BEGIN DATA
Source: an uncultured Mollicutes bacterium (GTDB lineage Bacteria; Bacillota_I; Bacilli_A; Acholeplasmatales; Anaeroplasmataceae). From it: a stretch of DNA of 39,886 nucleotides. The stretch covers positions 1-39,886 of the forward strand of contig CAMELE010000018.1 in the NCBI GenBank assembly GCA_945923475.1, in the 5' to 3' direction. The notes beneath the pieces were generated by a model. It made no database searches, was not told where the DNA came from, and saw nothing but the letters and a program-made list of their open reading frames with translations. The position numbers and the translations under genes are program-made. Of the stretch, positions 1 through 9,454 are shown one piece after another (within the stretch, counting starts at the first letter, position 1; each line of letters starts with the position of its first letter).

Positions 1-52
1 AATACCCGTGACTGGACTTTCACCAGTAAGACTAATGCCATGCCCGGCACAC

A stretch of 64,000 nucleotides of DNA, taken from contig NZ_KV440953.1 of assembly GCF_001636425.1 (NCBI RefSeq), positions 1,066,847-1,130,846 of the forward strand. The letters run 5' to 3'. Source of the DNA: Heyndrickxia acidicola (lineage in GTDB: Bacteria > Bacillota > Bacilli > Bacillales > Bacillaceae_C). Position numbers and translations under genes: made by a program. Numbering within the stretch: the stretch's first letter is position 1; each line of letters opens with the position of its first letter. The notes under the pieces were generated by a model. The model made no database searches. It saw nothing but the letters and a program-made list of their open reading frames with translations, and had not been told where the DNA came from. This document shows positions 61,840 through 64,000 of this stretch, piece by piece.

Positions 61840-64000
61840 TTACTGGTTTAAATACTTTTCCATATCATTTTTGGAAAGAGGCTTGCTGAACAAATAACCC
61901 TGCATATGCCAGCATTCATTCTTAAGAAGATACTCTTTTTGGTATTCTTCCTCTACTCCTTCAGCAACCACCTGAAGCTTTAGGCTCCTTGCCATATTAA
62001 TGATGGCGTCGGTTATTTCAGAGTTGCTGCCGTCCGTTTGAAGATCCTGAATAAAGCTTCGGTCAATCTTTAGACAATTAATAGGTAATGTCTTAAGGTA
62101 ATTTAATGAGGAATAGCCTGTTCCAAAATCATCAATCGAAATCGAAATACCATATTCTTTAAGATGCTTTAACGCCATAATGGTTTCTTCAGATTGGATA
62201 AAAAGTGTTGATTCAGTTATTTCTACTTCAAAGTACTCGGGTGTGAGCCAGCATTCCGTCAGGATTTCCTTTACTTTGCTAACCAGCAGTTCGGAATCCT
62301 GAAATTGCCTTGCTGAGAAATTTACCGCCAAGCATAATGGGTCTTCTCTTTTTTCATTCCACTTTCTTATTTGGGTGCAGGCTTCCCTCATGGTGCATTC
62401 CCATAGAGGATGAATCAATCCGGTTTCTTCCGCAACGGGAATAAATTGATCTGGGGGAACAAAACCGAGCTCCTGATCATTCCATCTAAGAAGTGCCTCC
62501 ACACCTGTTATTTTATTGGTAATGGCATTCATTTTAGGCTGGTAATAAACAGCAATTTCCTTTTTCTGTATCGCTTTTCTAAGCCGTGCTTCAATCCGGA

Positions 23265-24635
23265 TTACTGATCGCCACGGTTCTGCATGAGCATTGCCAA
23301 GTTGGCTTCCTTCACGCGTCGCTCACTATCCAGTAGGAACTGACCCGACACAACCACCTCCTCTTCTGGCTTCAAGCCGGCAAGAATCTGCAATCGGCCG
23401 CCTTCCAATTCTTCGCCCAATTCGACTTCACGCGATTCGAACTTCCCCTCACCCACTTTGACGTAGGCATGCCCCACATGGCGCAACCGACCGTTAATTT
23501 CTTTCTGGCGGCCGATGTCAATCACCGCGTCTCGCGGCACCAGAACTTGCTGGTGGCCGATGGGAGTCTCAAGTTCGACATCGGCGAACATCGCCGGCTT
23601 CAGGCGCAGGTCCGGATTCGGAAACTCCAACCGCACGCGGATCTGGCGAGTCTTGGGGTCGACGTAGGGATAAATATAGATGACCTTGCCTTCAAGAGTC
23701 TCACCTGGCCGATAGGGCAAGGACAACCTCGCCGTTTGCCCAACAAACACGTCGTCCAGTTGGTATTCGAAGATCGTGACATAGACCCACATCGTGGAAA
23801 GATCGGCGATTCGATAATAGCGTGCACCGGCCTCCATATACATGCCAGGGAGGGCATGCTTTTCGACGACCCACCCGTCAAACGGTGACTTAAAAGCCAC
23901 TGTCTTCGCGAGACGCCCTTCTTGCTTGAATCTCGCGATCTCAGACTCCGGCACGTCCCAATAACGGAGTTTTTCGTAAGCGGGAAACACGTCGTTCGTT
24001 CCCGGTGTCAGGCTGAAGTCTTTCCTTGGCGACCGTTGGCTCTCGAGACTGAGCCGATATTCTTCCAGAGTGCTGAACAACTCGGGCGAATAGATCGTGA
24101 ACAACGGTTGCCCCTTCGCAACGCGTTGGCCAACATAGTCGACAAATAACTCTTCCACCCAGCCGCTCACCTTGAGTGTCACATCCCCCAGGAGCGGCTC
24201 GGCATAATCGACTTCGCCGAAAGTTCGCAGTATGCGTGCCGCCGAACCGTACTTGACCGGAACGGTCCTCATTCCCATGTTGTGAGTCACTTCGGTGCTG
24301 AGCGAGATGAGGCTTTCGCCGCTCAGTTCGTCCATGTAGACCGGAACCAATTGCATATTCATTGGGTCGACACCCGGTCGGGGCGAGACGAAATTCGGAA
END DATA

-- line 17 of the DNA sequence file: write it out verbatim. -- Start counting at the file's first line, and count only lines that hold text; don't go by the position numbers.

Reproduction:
23401 CCTTCCAATTCTTCGCCCAATTCGACTTCACGCGATTCGAACTTCCCCTCACCCACTTTGACGTAGGCATGCCCCACATGGCGCAACCGACCGTTAATTT